Credits: The Register
Malta’s Bank of Valetta (BOV) has pulled the plug on its entire internet access, including shutting down cashpoints and branch offices, after detecting a “cyber intrusion” by crims that tried to steal nearly €13m.
The Times of Malta reported: “All of the bank’s functions – branches, ATMs, mobile banking and even email services – were suspended and its website taken offline.”
In a statement reported by various local outlets, Maltese prime minister Joseph Muscat told parliament that the attack was detected shortly after the start of business today – and involved assailants, said to be from “overseas”, trying to transfer €13m to a variety of banks spread across the UK, US, Czech Republic and Hong Kong.
The bank’s website, BOV.com, is inaccessible at the time of writing. Even the domain’s nameservers appear to have been wiped, judging from the results of multiple domain lookups attempted by The Register.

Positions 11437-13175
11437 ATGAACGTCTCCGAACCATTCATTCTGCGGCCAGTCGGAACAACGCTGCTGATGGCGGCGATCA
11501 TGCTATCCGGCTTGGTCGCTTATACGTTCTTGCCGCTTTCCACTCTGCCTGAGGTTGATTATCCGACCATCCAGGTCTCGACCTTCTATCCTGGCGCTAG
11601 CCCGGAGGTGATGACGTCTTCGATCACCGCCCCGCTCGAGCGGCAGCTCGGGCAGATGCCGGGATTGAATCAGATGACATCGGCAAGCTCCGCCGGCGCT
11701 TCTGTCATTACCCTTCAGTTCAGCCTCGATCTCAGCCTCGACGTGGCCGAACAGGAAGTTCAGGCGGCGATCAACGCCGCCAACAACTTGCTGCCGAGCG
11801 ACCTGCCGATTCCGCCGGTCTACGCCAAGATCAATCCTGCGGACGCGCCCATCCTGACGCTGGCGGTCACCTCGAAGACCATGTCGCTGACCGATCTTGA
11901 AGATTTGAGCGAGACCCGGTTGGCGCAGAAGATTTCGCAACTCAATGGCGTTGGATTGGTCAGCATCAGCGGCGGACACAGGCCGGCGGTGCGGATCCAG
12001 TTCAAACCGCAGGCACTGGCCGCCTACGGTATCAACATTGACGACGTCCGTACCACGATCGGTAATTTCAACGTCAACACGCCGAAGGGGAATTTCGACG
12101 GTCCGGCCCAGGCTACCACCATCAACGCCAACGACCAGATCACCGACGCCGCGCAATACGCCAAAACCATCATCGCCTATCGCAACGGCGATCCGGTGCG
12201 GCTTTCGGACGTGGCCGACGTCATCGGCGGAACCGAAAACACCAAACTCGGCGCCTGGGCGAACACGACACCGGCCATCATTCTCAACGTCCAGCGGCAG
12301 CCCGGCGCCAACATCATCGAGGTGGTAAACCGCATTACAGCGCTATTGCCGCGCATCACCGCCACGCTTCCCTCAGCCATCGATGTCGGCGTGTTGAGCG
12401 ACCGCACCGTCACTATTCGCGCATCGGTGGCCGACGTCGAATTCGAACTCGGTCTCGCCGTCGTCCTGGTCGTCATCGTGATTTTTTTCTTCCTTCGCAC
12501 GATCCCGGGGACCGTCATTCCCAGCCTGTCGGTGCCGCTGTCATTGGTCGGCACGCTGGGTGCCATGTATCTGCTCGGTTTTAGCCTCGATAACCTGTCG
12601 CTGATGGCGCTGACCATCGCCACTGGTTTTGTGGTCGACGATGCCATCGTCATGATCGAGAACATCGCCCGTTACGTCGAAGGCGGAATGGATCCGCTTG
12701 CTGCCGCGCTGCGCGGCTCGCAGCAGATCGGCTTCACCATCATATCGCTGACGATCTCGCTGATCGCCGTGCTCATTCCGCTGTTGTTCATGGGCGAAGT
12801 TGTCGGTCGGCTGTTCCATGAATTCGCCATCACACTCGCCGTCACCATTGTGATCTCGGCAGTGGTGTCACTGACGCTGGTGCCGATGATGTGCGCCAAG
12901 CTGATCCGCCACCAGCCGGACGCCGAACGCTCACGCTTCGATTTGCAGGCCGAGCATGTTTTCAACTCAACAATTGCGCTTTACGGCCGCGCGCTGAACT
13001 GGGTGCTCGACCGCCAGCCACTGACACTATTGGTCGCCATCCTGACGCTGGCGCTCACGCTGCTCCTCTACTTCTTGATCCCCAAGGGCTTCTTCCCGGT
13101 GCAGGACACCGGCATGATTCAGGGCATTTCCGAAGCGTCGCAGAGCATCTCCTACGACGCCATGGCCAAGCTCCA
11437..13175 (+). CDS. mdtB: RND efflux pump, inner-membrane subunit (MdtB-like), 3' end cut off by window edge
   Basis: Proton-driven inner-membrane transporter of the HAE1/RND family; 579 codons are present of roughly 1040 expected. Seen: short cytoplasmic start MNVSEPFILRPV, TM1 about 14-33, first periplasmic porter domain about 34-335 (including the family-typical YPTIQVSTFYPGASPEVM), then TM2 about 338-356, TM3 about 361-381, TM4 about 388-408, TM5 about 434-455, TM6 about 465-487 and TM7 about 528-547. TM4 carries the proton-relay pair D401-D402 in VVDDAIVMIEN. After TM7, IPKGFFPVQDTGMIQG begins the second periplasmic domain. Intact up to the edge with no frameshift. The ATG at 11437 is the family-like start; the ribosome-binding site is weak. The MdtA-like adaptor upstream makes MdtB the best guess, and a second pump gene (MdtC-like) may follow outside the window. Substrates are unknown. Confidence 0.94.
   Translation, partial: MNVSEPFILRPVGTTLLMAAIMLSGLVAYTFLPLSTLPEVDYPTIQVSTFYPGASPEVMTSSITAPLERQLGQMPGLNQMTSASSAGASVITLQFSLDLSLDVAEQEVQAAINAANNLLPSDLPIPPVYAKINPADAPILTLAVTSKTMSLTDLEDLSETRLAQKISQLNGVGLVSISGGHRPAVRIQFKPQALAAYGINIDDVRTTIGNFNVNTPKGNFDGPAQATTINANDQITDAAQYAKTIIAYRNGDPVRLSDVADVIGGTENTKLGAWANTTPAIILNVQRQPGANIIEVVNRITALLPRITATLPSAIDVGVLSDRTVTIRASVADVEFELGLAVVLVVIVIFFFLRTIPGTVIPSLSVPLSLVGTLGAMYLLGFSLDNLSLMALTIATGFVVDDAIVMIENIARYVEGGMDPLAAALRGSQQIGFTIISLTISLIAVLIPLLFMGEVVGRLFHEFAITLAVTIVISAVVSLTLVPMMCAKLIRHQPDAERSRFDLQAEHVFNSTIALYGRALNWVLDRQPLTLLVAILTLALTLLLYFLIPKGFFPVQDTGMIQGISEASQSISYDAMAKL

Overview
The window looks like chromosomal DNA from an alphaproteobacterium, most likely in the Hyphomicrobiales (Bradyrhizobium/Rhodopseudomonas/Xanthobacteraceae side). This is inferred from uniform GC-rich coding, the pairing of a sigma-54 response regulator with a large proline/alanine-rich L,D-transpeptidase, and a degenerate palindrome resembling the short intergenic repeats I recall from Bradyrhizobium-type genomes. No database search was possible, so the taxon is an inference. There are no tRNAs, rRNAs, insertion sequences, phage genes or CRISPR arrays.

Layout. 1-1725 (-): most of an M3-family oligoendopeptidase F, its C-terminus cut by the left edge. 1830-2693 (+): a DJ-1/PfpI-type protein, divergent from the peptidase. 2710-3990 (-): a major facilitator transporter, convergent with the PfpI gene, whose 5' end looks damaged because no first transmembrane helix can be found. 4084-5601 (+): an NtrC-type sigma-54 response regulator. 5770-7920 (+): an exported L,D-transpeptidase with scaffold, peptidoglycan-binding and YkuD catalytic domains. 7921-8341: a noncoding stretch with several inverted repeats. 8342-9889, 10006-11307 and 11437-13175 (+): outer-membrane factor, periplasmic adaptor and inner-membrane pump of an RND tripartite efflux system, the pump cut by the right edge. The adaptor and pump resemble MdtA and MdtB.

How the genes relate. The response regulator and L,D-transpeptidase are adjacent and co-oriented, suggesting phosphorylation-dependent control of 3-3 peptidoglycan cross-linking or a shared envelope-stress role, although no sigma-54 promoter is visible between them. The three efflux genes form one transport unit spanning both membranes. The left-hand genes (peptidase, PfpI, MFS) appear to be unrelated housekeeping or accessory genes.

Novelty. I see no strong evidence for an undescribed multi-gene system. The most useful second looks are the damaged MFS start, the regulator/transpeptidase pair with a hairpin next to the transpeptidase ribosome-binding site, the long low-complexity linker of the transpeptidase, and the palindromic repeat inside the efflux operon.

“Bank of Valletta apologises to its clients for any inconvenience caused and will be keeping its customers and the general public informed of developments,” the bank said in a statement reported by the Times of Malta. It added that customers’ funds “are in no way impacted or compromised” by the breach.
Local reports indicated that the bank’s unprecedented shutdown had halted all payment processing, including payments made through shops’ point-of-sale terminals where the backend infrastructure relies on BOV systems. An unnamed clothing retailer reportedly suggested problems started around 1.15pm local time (12.15 GMT) today.
Attacks against banks are not as uncommon as one might hope. Infamously, hackers acquired $60m from the Far Eastern International Bank in 2017 after compromising its internal network, while more recently North Korean cyberbaddies were blamed for siphoning $13.5m out of Cosmos Bank by targeting the Indian bank’s ATM testing infrastructure to find a way in.
Two days ago the Bank of Valletta celebrated Safer Internet Day, according to a press release.